may be employed in meditation and inner concentration. They are very
ancient and have been used for centuries by Initiates. Their meaning
is profound and many-sided.
“Before the eyes can see, they must be incapable of tears.”
“Before the ear can hear, it must have lost it's
“Before the voice can speak in the presence of the masters, it
must have lost the power to wound.”
“Before the soul can stand in the presence of the masters, its
feet must be washed in the blood of the heart.”
These four sentences have magical power. But we must bring them to
life within us, we must love them as a mother loves her child.
This, the first stage of training, has power to develop the etheric
body and particularly its upper part which corresponds to the head.
Having trained the upper part of the etheric body, the disciple must
begin to control the systems of breathing and blood, the lungs and the
heart. In remote ages of earthly evolution, man lived in the waters
and breathed through gills like fish. Sacred literature indicates the
time when he began to breathe the airs of heaven. Genesis says
“God breathed into his nostrils the breath of life.”
The disciple must purify and bring about changes in his breathing
system. All development proceeds from chaos to harmony, from lack of
rhythm to rhythm (eurhythmy). Rhythm must be brought into the
In ancient times, the various degrees of Initiation were called by
First degree: The Raven (he who remains at the threshold). The raven
appears in all mythologies. In the Edda, he whispers into the
ear of Wotan what he sees afar off.
Second degree: the hidden Scholar, or the Occultist.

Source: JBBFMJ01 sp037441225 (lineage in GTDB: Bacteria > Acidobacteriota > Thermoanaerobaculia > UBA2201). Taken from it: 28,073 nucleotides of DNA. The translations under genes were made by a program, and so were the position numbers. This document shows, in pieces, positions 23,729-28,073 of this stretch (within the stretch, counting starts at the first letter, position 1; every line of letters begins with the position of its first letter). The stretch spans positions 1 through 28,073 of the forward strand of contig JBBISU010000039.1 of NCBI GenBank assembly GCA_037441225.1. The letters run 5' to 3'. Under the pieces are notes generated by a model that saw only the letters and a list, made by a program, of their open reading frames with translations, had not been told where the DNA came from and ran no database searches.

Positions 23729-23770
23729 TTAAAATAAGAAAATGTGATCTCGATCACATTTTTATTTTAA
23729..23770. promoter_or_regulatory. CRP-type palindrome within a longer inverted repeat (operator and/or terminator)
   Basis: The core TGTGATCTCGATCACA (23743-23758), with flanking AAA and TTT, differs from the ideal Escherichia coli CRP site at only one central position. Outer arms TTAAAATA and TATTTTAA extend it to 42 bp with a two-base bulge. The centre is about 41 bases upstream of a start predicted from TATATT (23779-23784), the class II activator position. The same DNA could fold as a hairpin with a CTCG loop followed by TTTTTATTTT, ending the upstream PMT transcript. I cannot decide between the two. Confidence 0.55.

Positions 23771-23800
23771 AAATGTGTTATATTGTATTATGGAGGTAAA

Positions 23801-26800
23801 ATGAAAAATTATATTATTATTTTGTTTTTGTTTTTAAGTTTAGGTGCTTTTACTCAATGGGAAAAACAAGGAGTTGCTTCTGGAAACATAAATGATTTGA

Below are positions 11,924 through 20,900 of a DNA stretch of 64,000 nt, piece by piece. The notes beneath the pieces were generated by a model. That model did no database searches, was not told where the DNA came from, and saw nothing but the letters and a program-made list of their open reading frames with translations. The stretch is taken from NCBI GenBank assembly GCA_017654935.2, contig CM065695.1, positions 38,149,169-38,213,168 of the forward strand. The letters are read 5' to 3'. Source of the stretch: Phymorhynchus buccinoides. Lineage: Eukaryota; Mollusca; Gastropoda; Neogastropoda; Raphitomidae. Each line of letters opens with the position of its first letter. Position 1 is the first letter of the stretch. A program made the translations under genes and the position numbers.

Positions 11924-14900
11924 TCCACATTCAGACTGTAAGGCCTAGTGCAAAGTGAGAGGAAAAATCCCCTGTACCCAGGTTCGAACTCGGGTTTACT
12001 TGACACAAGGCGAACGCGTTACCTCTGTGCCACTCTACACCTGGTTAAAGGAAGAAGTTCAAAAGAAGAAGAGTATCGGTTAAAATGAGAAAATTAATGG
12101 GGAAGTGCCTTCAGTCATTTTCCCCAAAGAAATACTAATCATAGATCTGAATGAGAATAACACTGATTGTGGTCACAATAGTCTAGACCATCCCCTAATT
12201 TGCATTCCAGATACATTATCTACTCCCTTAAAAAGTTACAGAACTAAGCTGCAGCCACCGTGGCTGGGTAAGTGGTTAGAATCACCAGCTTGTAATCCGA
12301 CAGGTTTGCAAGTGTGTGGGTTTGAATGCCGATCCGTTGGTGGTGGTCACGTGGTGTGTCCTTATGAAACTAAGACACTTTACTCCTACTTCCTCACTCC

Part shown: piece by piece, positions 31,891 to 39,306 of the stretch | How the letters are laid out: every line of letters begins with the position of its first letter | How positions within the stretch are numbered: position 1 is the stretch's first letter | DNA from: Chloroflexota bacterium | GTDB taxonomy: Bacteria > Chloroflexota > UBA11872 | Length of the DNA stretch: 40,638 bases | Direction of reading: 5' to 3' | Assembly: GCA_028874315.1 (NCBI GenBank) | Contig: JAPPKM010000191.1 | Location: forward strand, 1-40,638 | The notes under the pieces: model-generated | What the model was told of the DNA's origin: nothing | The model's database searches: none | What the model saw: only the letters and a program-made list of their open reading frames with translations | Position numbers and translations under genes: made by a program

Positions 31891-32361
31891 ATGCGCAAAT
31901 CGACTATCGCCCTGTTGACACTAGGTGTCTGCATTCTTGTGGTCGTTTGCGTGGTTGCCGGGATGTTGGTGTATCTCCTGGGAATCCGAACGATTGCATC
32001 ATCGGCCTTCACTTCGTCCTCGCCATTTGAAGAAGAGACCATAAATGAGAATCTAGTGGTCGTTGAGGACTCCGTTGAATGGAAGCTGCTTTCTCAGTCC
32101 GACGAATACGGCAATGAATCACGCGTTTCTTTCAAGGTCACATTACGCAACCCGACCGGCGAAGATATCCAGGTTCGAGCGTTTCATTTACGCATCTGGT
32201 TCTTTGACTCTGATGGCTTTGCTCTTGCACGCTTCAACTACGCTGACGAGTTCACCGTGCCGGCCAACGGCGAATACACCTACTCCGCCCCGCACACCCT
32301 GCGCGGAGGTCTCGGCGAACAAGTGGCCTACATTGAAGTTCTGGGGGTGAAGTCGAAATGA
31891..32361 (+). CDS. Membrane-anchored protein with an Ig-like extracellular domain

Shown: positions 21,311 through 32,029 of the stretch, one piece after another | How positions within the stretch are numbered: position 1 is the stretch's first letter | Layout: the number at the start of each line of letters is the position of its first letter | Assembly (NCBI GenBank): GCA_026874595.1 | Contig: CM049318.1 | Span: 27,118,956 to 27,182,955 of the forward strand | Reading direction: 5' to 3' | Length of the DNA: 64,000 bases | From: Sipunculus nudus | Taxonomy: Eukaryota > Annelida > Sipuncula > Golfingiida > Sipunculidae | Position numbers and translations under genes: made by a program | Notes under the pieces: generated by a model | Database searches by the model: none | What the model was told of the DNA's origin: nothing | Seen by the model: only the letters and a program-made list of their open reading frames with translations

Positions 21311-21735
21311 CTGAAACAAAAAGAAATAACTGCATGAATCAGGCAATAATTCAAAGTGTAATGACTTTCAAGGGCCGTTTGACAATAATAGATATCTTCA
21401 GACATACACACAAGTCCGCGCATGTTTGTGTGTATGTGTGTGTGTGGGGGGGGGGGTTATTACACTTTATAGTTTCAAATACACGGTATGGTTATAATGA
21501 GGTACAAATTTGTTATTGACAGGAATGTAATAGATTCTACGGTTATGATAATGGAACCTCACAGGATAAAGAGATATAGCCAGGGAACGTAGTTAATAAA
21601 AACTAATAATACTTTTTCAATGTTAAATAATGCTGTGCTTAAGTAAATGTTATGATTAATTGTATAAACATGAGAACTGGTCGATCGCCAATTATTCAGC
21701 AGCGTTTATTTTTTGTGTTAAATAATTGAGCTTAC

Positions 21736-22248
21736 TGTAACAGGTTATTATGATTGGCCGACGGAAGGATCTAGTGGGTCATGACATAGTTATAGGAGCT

Third degree: the Warrior (struggle and strife).
Fourth degree: the Initiate bears the name of his people — he is
a “Persian” or a “Greek” because his soul has
grown to a point where it includes the soul of his people.
Sixth degree: the Initiate is a Sun-Hero, or Sun-Messenger, because
his progress is as harmonious and, rhythmic as that of the Sun.
Seventh degree: the Initiate is a ‘Father,’ because he has
power to make disciples of men and to be the protector of all; he is
the Father of the new being, the ‘twice-born’ in the risen
The Sun represents the vivifying movement and rhythm of the planetary
system. The legend of Icarus is a legend of Initiation. Icarus has
attempted to reach the Sun-sphere prematurely, without adequate
preparation, and is cast down.
The new rhythm of breathing produces a change in the blood. Man is
purified to the point of himself being able to generate blood without
the aid of plant-nourishment. Prolonged meditation changes the nature
of the blood. Man begins to exhale less carbon; he retains a certain
amount and uses it for building up his body. The air he exhales is
pure. He gradually becomes able to live on the forces contained
in his own breath. He accomplishes an alchemical transmutation.
What are the higher stages of Yoga?
(1) The Initiate finds calm within his soul. Astral vision — where
everything is a symbolic image of reality is acquired. This astral
vision which arises during the sleeping state, is still incomplete.
(2) Dreams cease to be chaotic. Man understands the relation between
dream-symbolism and reality; he gains control of the astral world. And
then the inner astral light awakens in the soul who perceives other
souls in their real being.
(3) Continuity of consciousness is set up between the waking state and
the sleeping state. Astral life is reflected in dreams but in deep
sleep, pure sounds arise. The soul experiences the inner words
issuing from all beings as a mighty harmony. This harmony is a
manifestation of reality; it was called by
the harmony of the spheres. This is not a poetic metaphor but a
reality experienced by the soul as a vibration emanating from the soul
of the world.
Goethe, who was initiated between the periods of his life at Leipzig
and Strasburg, knew of the harmony of the spheres. He expressed it at
the beginning of Faust in words spoken by the Archangel Raphael:
“The Sun makes music as of old
Amid the sister-spheres of heaven.
On its predestined circle rolls
With roar of thunder.”
In deep sleep, the Initiate hears these sounds as if they were the
notes of trumpets and the rolling of thunder.